Shopify’s App Store offers vast integration options to boost customer loyalty and reward loyal customers, such as shoppable posts on Instagram, Facebook, or Google by syncing your online store to your social media store.

WooCommerce also allows you to sync your shop with Amazon, eBay, and social media sites (though not Google Shopping), using the WordPress dashboard with certified free extensions.

However, where Shopify offers a built-in POS system, WooCommerce lacks a native omnichannel solution, and you have to use those offered by other providers.


Being a hosted service, Shopify covers all your security issues. Its in-built free SSL certificate helps keep your website safe and tamper-proof. In addition, as it’s PCI-DSS compliant, your website can receive credit card payments as per the latest regulations and process debit and credit card payments instantly. These security features enhance your SEO ranking too.

WooCommerce does not have any security measures with the plugin. You must purchase your SSL certificate, ensure your hosting company follows security measures, configure site security plugins, and look into PCI-DSS compliances for your site’s safety.

Payment Gateways

Shopify offers you more than 100 Payment Gateways. It also has its payment processor, Shopify Payments (currently unavailable to Indian merchants), which eliminates the need for third-party providers to process payments. It also offers features for selling to global audiences, like calculating country-specific tax and pricing control by region.

WooCommerce offers you default payments to PayPal and Stripe, two tested payment processors. It lets you try other services, supporting the providers through add-ons. The only transaction fees are those levied by your bank or payment gateway.

Customer Support

Shopify is recognized for its excellent customer support, including 24/7 phone, email, live chat, and a comprehensive database of FAQs and the Shopify Forum.

WooCommerce doesn’t offer live chat or phone/email support but provides resources, including WooCommerce Docs and an online FAQ section. You can also leverage support from the sizeable WooCommerce community.

Inventory Management

Shopify lets you have complete control over the Shopify inventory tracking system. You can also use Shopify inventory apps to manage your inventory efficiently.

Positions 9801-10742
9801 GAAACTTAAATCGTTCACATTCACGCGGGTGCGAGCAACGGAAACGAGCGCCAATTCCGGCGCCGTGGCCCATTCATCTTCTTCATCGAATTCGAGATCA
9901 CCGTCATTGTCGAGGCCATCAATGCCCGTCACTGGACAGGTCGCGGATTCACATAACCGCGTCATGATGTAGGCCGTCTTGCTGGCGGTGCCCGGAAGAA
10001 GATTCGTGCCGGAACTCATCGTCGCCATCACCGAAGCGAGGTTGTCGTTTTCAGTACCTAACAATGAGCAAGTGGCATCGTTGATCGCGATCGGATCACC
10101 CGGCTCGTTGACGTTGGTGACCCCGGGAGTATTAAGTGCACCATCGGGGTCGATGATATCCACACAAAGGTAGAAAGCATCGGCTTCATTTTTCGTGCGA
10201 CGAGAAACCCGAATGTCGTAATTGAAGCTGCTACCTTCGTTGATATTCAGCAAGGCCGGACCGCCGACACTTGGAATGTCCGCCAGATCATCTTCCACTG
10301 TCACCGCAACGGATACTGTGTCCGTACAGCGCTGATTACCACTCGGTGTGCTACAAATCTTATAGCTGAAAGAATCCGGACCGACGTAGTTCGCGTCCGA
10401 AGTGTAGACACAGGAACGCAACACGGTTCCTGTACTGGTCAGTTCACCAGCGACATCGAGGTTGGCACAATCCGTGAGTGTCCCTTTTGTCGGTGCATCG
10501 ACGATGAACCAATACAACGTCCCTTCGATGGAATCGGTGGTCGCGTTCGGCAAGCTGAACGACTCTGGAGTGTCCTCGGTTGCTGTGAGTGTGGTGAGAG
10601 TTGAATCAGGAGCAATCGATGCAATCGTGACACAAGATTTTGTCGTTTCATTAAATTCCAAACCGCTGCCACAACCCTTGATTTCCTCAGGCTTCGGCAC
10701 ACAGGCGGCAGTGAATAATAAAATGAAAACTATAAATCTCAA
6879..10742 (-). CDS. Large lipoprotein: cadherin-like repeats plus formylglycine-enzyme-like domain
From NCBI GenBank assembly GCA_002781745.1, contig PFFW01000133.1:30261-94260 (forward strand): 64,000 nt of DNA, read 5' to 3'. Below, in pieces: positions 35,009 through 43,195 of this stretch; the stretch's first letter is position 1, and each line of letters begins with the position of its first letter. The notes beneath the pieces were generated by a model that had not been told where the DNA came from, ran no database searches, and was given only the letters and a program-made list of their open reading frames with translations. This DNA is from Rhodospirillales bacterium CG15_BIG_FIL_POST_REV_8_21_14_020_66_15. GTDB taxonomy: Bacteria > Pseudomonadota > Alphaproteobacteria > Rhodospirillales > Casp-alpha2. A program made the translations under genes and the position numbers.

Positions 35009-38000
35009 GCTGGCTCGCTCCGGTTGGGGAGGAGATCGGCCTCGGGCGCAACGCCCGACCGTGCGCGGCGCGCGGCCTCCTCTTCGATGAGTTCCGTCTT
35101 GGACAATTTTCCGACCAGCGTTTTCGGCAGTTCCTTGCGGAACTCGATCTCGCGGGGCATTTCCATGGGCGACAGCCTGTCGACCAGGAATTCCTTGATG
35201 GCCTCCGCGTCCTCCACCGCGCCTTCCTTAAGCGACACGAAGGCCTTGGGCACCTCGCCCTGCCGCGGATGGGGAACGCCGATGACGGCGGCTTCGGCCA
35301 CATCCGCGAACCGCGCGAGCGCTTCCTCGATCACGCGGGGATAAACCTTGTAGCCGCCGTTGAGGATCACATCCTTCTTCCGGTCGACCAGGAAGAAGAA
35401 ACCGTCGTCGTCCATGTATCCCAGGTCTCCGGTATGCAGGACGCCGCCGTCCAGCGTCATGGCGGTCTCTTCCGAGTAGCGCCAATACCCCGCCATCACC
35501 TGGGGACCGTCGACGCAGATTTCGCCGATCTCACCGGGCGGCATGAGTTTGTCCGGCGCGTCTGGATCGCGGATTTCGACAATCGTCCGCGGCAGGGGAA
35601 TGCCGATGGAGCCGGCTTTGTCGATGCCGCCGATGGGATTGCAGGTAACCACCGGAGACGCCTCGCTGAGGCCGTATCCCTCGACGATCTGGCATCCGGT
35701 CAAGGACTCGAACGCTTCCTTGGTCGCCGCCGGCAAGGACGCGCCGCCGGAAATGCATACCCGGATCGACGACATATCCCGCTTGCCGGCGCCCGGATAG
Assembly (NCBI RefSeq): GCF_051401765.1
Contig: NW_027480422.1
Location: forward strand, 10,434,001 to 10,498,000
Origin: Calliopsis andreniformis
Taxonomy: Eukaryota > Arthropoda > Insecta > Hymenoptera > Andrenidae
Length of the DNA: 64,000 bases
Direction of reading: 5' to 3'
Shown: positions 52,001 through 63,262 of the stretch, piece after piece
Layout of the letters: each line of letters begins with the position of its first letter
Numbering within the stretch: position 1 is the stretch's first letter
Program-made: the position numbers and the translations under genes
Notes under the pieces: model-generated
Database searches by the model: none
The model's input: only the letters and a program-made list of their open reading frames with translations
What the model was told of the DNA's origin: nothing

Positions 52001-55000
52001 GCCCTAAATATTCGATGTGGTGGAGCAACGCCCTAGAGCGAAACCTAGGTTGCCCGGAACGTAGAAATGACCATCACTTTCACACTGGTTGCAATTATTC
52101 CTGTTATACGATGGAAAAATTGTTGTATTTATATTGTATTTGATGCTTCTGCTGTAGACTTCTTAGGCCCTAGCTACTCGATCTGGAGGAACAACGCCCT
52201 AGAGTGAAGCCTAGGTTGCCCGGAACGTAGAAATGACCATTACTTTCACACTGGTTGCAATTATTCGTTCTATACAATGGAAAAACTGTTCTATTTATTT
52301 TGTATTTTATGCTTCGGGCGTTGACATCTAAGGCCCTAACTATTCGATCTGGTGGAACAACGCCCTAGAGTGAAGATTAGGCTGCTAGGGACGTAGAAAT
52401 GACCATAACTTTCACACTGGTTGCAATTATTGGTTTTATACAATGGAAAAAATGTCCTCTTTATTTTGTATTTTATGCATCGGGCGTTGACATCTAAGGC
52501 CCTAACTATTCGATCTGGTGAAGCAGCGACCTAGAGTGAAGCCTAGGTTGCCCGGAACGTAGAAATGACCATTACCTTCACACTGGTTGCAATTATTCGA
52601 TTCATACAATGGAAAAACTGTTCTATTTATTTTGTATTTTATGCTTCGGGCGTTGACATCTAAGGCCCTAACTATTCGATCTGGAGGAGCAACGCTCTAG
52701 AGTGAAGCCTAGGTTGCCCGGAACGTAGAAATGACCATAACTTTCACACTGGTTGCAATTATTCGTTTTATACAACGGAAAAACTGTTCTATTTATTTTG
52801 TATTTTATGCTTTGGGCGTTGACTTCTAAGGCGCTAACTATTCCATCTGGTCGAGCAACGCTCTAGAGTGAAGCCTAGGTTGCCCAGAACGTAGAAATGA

WooCommerce allows you to create your inventory reports and edit product features without limitations on variable products you can create and manage. But most users have to use third-party apps to improve store performance.


Shopify looks after the technical aspects while you can run your core business without worrying about security, scalability, and such concerns. As business increases, you can seamlessly upgrade your Shopify plan without stressing about backups, updates, downtime, etc. Further, Shopify Plus offers enterprise-level solutions to scale your online presence conveniently.

WooCommerce is self-hosted. As your business grows, your starter hosting plan may be insufficient and require further investment in the e-commerce infrastructure.

Shopify Does It Best

We believe that Shopify is ideal for SMEs and large businesses seeking a user-friendly platform with robust customer support and where the technicalities, SEO, etc., are taken care of. Shopify is also ideal for merchants who prefer focusing on their core business while scaling their online presence seamlessly. 

WooCommerce, on the other hand, works if you are tech-savvy or want total control of your e-commerce store with access to plugins for specific needs at extra cost.

Nonetheless, each platform has its capabilities; you should opt for one that meets your customers' expectations and helps your business grow.